Building information modeling, or BIM, as it’s more commonly known, deals with so much more than just a model. Models have been around for ages. BIM is something very different, yet also the same, and it’s bringing together architects, engineers and owners for the life of a project.
A lot of misconceptions exist, but the realities of BIM aren’t that difficult to nail down. What’s difficult is trying to make BIM fit into a box where it doesn’t belong. Eliminate some preconceived ideas and the big picture will look a lot clearer.
BIM is a Process
You’ll find BIM software, but that’s not what it is. You could almost as easily use the same software to only create a model. Think of the software as a tool that enables you to use the BIM process, or not. Modeling is only one small portion of what the software allows you to create.
BIM is a process, says Engineering.com, not a thing. It deals with design, modeling, cost estimating, building materials and supplies, the building process, furnishings, systems and everything else that goes into a built object. It’s the model itself, plus every individual element that goes into it, plus every available bit of information about each element once the project is complete. In short, BIM is every detail that can be known about a built structure, and it’s stored in one place.
Why BIM is Better
In a way, this process doesn’t create anything new. All of the data has been available in the past. What BIM does better is keep the data in one place and make it both easy to access, and easy to relate to the built structure.
If the building owner needs information about the lifespan of an HVAC unit, BIM makes it accessible in relation to the model. He’ll also find the unit’s serial number, perhaps a history of previous maintenance, and the original supplier’s name. Whatever was deemed important enough to add, the owner will be able to access later and add to as time goes on.
Watch as Dewberry Architects share their take on BIM and what it means for engineering and architecture:
BIM Helps Multiple Teams Work Seamlessly
Typically, different stages of a building are handled by different teams. There are architects, engineers, buyers, builders, and so on. With BIM, everyone uses, or can use, the same data. Architects create a model. Later on, a designer working with a furniture supplier can use the same shared files. And all of the data for everything from steel beams to an industrial floor tile’s composition are part of the same whole.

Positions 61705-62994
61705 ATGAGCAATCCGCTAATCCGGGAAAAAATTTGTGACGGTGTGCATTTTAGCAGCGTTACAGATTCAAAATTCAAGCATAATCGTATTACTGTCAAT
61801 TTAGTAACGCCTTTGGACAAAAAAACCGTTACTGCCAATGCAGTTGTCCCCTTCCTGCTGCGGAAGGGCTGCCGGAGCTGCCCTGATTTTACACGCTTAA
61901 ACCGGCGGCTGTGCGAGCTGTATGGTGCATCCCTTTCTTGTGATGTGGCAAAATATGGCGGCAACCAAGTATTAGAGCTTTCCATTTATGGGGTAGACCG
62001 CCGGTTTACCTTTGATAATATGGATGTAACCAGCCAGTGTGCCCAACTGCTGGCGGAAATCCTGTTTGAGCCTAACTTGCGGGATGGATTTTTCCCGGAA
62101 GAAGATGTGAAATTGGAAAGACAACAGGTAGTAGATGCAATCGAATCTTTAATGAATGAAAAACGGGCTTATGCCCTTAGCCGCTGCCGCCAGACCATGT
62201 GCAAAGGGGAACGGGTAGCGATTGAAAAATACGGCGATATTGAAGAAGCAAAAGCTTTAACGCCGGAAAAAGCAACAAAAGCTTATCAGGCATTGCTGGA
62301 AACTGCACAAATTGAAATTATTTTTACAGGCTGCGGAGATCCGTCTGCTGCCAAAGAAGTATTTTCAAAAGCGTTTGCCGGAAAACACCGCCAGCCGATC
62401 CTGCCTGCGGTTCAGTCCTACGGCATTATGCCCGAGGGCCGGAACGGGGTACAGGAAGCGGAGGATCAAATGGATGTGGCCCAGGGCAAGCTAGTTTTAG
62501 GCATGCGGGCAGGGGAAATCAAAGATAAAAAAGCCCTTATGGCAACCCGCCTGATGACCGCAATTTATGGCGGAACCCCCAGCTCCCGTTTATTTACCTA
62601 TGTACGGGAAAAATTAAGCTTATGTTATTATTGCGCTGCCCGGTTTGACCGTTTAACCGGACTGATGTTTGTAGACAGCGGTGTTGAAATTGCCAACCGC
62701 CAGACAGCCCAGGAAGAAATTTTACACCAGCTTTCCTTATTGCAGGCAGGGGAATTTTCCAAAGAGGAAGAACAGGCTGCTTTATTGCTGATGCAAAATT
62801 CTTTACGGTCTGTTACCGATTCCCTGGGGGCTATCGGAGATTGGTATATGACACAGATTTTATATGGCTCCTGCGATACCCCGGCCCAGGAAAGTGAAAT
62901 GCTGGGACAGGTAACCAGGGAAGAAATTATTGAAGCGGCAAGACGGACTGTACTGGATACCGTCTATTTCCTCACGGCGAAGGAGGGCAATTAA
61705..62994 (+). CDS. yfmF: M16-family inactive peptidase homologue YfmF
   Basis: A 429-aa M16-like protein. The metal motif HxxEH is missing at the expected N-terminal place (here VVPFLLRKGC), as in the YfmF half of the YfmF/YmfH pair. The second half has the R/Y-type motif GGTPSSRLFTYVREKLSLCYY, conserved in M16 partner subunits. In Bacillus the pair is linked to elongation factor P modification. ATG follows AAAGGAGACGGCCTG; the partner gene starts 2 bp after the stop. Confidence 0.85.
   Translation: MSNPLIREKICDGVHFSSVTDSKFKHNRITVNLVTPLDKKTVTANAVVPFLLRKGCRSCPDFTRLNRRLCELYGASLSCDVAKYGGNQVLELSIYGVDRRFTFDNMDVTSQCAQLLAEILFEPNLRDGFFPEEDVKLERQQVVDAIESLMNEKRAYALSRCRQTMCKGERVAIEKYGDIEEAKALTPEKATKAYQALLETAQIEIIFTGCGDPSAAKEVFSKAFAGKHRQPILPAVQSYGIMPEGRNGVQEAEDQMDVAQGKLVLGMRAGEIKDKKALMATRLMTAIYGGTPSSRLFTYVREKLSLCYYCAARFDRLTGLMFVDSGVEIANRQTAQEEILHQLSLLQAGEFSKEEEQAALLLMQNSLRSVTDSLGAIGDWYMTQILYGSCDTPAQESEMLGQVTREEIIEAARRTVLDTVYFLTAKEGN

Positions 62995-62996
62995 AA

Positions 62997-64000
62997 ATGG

Once the building is finished, the owner has a wealth of data for facilities management, says Synchro Software. Instead of collecting data from different sources and trying to blend it together for a complete picture, the complete picture is already there. It was created by every team as project progressed. In the simplest of terms, if the owner wants to know which tiles and grout were used in a lobby, what the installation process entailed and the tile’s estimated lifespan, everything is at his fingertips.
BIM isn’t just about modeling, even though a complete building information modeling process does include a model. BIM is everything that can be known about the whole project, from its inception to completion and on through years of maintenance in the future.
It helps make every process simpler and more efficient because coordination no longer takes phone calls and exchanging files. Some professionals aren’t completely on board, and believe that BIM is an unnecessary expense. But its proponents assert that BIM is the way of the future. It facilitates collaboration to a degree that’s never been possible before, and puts every detail down to a carpet’s fiber twist in the hands of the owner.
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